That is great to hear! I was talking with young professional Americans in New York and many of them did not know what a hostel was, did not know how to find a hostel, and did not think it was "socially acceptable" to stay in a hostel. From talking with Americans, it seemed that they like hostels abroad but do not like hostels in the U.S. Where is your hostel located?
...did not think it was "socially acceptable" to stay in a hostel. From talking with Americans, it seemed that they like hostels abroad but do not like hostels in the U.S.
When I worked in US hostels, I encountered many people in the US who didn't seem to know what a hostel was. At the same time, European hostels were telling me that up to 20% or more of their guests were from North America.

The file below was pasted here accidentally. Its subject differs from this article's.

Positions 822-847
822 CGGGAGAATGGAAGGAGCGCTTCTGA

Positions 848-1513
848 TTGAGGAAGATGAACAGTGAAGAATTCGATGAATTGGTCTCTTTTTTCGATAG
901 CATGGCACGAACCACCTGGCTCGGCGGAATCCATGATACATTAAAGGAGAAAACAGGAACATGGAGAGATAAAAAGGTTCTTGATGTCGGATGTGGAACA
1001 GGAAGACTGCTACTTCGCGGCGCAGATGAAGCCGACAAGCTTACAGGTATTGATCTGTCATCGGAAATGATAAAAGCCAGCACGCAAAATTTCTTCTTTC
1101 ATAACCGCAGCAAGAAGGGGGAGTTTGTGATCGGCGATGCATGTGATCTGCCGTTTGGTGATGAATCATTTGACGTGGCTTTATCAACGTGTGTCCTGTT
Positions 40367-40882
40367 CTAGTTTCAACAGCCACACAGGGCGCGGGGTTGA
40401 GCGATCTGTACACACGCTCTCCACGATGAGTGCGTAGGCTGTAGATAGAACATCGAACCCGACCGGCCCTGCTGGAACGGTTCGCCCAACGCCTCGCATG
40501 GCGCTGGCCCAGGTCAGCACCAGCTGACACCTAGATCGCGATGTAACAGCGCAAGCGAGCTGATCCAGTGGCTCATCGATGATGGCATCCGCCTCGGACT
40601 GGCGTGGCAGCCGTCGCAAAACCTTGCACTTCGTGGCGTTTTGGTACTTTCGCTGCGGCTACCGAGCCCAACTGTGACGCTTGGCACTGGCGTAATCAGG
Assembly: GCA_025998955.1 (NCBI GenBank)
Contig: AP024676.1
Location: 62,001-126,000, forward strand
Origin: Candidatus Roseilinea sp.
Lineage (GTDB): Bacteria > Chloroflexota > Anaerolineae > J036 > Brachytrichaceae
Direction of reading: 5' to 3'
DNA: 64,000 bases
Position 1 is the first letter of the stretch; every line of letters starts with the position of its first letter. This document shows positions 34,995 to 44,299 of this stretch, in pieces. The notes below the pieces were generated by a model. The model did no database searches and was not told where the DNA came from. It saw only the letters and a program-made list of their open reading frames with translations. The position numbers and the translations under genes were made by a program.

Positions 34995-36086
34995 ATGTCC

I don't know for sure, but I suspect that the US has a much lower percentage of people who know what hostels are, but because the country is so big, there are a large number of hostellers overall. There are many Americans that travel in hostels, but if you ask a group of Americans about them, maybe only a small percentage would have experience with them.
I agree with the above poster. There are large percentage of North Americans who don't understand what a hostel is. Many people confuse them with emergency housing shelters which give them a bad name. The image of hostels is improving though, and a growing number of Americans are turning to this type of accommodation.
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